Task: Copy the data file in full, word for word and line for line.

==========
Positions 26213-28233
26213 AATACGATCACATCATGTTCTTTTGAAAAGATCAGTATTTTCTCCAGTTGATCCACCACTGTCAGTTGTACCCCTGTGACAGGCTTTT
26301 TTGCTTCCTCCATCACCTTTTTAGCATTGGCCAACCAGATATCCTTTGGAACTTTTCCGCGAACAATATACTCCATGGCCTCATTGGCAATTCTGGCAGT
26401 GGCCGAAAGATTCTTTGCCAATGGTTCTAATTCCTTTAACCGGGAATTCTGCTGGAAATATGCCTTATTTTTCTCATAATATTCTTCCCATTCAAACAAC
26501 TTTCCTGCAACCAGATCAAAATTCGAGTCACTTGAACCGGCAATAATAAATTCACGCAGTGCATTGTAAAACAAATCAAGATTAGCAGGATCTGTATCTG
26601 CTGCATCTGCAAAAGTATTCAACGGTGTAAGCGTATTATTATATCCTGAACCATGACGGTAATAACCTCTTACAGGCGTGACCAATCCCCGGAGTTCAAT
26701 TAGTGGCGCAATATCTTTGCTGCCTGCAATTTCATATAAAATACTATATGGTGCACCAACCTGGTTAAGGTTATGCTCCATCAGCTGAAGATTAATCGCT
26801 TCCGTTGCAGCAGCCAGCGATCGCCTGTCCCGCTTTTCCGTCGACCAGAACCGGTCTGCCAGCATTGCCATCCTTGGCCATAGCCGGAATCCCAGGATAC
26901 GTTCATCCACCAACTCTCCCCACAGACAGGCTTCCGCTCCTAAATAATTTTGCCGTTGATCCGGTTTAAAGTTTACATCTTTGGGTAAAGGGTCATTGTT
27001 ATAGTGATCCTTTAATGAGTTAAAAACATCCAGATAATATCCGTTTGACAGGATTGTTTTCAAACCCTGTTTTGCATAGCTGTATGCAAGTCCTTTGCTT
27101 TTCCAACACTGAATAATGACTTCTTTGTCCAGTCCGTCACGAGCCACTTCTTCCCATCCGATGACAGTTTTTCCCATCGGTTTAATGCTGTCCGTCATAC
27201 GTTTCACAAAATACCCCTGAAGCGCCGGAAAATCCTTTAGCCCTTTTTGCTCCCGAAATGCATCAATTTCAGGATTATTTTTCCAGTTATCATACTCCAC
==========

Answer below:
Positions 26213-28233
26213 AATACGATCACATCATGTTCTTTTGAAAAGATCAGTATTTTCTCCAGTTGATCCACCACTGTCAGTTGTACCCCTGTGACAGGCTTTT
26301 TTGCTTCCTCCATCACCTTTTTAGCATTGGCCAACCAGATATCCTTTGGAACTTTTCCGCGAACAATATACTCCATGGCCTCATTGGCAATTCTGGCAGT
26401 GGCCGAAAGATTCTTTGCCAATGGTTCTAATTCCTTTAACCGGGAATTCTGCTGGAAATATGCCTTATTTTTCTCATAATATTCTTCCCATTCAAACAAC
26501 TTTCCTGCAACCAGATCAAAATTCGAGTCACTTGAACCGGCAATAATAAATTCACGCAGTGCATTGTAAAACAAATCAAGATTAGCAGGATCTGTATCTG
26601 CTGCATCTGCAAAAGTATTCAACGGTGTAAGCGTATTATTATATCCTGAACCATGACGGTAATAACCTCTTACAGGCGTGACCAATCCCCGGAGTTCAAT
26701 TAGTGGCGCAATATCTTTGCTGCCTGCAATTTCATATAAAATACTATATGGTGCACCAACCTGGTTAAGGTTATGCTCCATCAGCTGAAGATTAATCGCT
26801 TCCGTTGCAGCAGCCAGCGATCGCCTGTCCCGCTTTTCCGTCGACCAGAACCGGTCTGCCAGCATTGCCATCCTTGGCCATAGCCGGAATCCCAGGATAC
26901 GTTCATCCACCAACTCTCCCCACAGACAGGCTTCCGCTCCTAAATAATTTTGCCGTTGATCCGGTTTAAAGTTTACATCTTTGGGTAAAGGGTCATTGTT
27001 ATAGTGATCCTTTAATGAGTTAAAAACATCCAGATAATATCCGTTTGACAGGATTGTTTTCAAACCCTGTTTTGCATAGCTGTATGCAAGTCCTTTGCTT
27101 TTCCAACACTGAATAATGACTTCTTTGTCCAGTCCGTCACGAGCCACTTCTTCCCATCCGATGACAGTTTTTCCCATCGGTTTAATGCTGTCCGTCATAC
27201 GTTTCACAAAATACCCCTGAAGCGCCGGAAAATCCTTTAGCCCTTTTTGCTCCCGAAATGCATCAATTTCAGGATTATTTTTCCAGTTATCATACTCCAC